Dear Annie: I was widowed five years ago, after 36 years of marriage. Recently, I reunited with my boyfriend from junior high school. “Harry” is in the final weeks of a divorce.
It turns out that Harry and I are very much in love. Unfortunately, my oldest daughter is extremely angry that I am dating a man whose divorce is not final. She refuses to meet Harry and wants me to stop seeing him. She will not visit me or permit me to spend time with my two grandchildren as long as I am with Harry.
I have always been close to my three adult children. I am terribly hurt by my daughter’s refusal to allow contact. We have gone to counseling separately, and I am hoping, in time, that we can get some joint counseling. But right now, my daughter won’t even talk to me. We are at an impasse. Any advice?
Dear Widow: If your daughter truly objects to your seeing a man who is not yet legally divorced, then there will be no change until his status is resolved. And you might consider waiting. While you knew Harry as a young girl, your current relationship is new. Please take your time.
Your daughter also may feel that you are trying to replace her father, and she could reject any man you date. Many grown children have a difficult time accepting that their widowed parent is in love with someone else. They feel that as long as you remain a grieving widow, your late husband is the love of your life. Anything else is a betrayal. It is, of course, terribly selfish of any child to deny parents such future happiness and expect them to live in the past. We hope counseling helps you both.
Dear Annie: My 83-year-old husband has always been a quiet man. He now lives at a nursing home for medical reasons and comes home every day to visit me.
After a few words of greeting, he sits down and remains silent, expecting me to entertain him with conversation. He’s turning into his father, who never said more than five sentences to me. I’m not in the best of health and don’t do much socializing, but I can speak pleasantly about current world affairs and events in our children’s lives. Some days I don’t feel like talking at all and would like to just sit and watch television.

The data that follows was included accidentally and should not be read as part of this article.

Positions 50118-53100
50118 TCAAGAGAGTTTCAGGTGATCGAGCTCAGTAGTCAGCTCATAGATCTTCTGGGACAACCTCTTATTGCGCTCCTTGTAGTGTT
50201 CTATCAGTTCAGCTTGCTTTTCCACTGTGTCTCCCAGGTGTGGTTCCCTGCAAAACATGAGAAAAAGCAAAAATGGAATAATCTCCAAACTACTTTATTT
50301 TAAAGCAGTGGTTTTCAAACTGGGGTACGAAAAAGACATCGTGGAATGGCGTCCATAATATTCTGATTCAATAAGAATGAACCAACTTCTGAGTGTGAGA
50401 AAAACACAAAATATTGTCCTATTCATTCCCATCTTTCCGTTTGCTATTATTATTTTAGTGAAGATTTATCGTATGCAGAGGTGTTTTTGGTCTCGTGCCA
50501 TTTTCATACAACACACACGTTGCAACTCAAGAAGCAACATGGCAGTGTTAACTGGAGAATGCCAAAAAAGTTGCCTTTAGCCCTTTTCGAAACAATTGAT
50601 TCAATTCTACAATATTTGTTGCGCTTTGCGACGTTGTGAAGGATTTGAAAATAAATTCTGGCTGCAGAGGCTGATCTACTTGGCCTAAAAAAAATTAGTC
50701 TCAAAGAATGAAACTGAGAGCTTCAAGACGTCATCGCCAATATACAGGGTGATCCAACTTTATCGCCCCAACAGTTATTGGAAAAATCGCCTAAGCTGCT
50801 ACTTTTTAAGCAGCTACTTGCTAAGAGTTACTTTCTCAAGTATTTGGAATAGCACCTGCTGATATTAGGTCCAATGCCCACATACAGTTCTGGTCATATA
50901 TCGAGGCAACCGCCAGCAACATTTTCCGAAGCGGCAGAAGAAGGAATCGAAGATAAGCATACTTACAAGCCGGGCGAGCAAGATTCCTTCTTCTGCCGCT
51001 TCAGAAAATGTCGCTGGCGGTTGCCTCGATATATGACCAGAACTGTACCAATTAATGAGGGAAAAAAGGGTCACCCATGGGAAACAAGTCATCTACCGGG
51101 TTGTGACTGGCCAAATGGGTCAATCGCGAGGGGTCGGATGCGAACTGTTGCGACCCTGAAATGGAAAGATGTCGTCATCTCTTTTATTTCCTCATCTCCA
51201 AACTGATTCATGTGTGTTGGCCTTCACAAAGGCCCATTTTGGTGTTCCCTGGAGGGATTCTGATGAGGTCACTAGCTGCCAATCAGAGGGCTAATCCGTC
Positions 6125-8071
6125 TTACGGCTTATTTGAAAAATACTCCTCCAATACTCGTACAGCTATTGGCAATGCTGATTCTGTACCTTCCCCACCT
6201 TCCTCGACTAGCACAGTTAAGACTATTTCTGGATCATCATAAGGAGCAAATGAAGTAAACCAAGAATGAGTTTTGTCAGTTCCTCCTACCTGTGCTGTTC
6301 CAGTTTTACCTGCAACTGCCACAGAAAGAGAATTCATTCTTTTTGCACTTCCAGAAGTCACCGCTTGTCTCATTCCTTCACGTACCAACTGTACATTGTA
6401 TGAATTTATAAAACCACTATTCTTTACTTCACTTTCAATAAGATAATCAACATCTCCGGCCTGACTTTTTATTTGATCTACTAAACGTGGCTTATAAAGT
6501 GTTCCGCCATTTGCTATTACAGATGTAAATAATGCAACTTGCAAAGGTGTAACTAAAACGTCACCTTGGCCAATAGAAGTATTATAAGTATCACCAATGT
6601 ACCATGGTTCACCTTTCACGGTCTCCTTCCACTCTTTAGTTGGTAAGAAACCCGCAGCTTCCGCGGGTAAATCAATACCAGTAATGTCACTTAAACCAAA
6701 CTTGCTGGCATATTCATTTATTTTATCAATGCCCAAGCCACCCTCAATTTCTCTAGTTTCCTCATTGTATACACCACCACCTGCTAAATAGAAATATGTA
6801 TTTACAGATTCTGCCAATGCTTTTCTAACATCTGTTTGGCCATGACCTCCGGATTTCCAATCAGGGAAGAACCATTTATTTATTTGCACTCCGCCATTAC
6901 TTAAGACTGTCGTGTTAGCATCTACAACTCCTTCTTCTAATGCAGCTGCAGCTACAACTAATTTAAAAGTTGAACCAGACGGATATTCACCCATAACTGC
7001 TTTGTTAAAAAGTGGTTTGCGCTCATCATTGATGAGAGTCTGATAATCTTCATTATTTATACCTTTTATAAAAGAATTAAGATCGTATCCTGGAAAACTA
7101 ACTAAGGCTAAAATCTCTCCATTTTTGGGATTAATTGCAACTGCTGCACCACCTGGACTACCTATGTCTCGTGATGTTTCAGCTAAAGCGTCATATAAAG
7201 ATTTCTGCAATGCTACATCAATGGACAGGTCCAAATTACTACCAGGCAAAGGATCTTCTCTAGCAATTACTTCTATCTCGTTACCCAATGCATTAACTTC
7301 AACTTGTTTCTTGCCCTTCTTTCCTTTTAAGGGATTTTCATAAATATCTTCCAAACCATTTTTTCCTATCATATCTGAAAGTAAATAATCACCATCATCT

My husband’s attitude is making me angry and exhausted. I’ve spoken to him about it, but he is too lazy to contribute anything. He has two friends and no social activities. He makes me feel like screaming. Any suggestions?
Dear Iceberg: You are taking on a bigger burden than necessary. The fact that your husband visits doesn’t mean he is a guest whom you have to entertain. You are not obligated to make conversation with someone who neither contributes nor cares. While he undoubtedly appreciates news of the children, there is nothing wrong with having a visit where the two of you watch TV together. Accept him as he is, and talk only as much as you want. We hope this alleviates some of your frustration.
Dear Annie: I have another perspective on “Concerned Cousin,” who worried about grandchildren occasionally sharing a bed with the grandparents.
My husband and I have 12 grandchildren. When they sleep over, we put them in the same little tent our daughter once slept in when we camped out, along with a second small tent we purchased later. The kids love it, and we can keep an eye on them throughout the night.
In this day and age, it is important to take precautions. We are loving, caring grandparents, but the reality is, if a parent decides to punish you, you can be accused of terrible things you never did.
— Protect the Grandparents
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